According to statistics represented on the BBC the number of bookshops in the UK is decreasing. The number of outlets holding memberships with the Booksellers Association has gone down from 4495 in 2006 to 3683, independent bookstores have dropped from 1483 to 1099. And whilst 50 new independent bookshops opened last year 72 closed. Imagine all of those unique and wonderful bookstores opening, full of hope and book love, only to close down and at such a rapid rate.
As someone who values and loves my local bookstores I was disturbed by these facts, Imagine not having your favorite Waterstone’s just waiting for you in your local city centre? Or worst still that second-hand bookshop that you know you can always rely on for it’s uniqueness and charm, suddenly no longer being there?
Sure we could download them to our kindles or do some online shopping, but is that really the same? In fact e books are being blamed for this steady decline with many suggesting that their rapid and ever-growing popularity is detrimental to the success of our bookshops. Online shopping and quick downloading is great but can you talk to someone about your excitement at starting your new purchase? Can you get first hand knowledge from experienced staff just as enthusiastic as you?
So today’s post is really very simple, I want you all to join me in celebrating the important retailers who make up Britain’s bookstores. I want to hear your favorite haunts for book shopping and I want to know why they are so special to you.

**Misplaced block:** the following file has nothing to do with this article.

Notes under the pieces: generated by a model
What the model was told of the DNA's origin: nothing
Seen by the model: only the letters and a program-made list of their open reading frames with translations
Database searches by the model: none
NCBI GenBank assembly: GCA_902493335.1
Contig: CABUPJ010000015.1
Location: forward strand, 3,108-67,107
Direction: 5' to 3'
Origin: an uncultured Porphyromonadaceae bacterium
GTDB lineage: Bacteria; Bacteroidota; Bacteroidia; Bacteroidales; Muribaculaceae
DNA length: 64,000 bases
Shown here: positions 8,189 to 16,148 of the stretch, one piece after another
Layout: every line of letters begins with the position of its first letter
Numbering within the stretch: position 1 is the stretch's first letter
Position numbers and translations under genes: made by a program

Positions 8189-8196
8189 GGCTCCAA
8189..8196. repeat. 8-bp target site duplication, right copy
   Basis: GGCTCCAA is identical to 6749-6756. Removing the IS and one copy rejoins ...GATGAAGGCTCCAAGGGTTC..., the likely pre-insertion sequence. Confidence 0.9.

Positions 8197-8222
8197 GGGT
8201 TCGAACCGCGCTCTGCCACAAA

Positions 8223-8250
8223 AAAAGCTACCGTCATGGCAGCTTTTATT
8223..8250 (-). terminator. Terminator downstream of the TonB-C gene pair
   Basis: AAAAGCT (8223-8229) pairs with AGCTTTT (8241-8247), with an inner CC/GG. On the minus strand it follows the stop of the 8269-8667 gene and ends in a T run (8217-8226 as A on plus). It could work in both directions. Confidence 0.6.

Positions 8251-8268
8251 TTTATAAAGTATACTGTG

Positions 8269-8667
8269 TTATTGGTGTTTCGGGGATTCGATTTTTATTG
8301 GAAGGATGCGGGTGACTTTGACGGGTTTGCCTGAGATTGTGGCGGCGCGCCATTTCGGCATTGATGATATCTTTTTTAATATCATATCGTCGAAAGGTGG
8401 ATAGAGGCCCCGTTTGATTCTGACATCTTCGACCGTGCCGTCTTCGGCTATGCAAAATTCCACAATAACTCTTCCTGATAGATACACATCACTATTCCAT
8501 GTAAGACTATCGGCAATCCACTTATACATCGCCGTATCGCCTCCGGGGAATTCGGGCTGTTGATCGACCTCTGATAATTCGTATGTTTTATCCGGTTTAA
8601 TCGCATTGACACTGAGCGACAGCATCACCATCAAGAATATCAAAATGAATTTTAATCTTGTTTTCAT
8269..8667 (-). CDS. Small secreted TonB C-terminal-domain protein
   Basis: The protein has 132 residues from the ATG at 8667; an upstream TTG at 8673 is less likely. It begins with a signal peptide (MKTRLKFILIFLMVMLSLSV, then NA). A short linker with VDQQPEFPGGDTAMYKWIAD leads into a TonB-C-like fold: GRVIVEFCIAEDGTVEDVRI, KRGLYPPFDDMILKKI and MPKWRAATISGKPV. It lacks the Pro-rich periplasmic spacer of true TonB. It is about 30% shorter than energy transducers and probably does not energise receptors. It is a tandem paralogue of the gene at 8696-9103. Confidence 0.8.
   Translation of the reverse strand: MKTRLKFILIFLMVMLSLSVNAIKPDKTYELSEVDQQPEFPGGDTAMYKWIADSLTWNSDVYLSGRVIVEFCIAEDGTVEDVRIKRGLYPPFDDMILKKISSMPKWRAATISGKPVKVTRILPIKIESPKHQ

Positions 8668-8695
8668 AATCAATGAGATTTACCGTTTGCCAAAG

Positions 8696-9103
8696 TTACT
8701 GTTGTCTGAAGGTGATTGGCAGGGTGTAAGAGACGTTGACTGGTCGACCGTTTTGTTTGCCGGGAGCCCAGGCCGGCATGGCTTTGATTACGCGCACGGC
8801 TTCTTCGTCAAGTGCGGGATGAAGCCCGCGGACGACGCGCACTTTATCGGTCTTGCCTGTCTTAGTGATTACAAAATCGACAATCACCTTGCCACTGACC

Leave a comment or better still post your ideas on your own blog and be sure to leave a link. . With bookstores in the UK declining I think it’s more important than ever to remember, acknowledge, and support those dearest to us.
So tell me;
1. Your favorite independent bookshop and why
2. Your favorite high street book store and why
And here are my answers;
1. My favorite independent bookshop is Barter books in Alnwick, Northumberland. Sadly this store is no longer on my doorstep as it once was but that doesn’t stop me from religiously visiting it every time I go home. It looks like I’m not the only one either, Polly from Novel Insights also seems a fan. You can’t blame people from falling in love with this place, from the moment you walk in and are greeted by a real log fire to the isles and isles of delectable books. There’s a working toy train whizzing around high above your heads, a mural of all great writers, it’s a treasure chest of reading delights.
The concept is unique too, you take in your old books, they tot up the value, add it to your own personal card and then you simply pick books and swap them. I can remember more than one occasion when a helpful member of staff has taken great pains to source a book I really wanted but couldn’t find, one kind man even chased me out waving a copy of The Godfather that he had managed to salvage much to my delight.
2. My favorite high street bookstore is Waterstones on Deansgate, not only are the
staff helpful and passionate about their books, the shop is also special in that it regularly plays host to a number of great literary events like the wonderful literary saloon Bookmarked as hosted by Savidge reads. The shop has a roomy, open feel about it and I would easily feel comfortable in taking a seat and spending as much time as I needed to check through my selections to make sure I was making the right choices, that comfort and ease in a bookstore is important to me and it’s something you just don’t with a faceless online supplier.
So do get in touch, I’d love you all to celebrate with me the important bookstores that we all love and enjoy across the UK and I’d love to hear your thoughts on the above statistic. Do they concern or sadden you? Or perhaps they don’t bother you at all? Get in touch.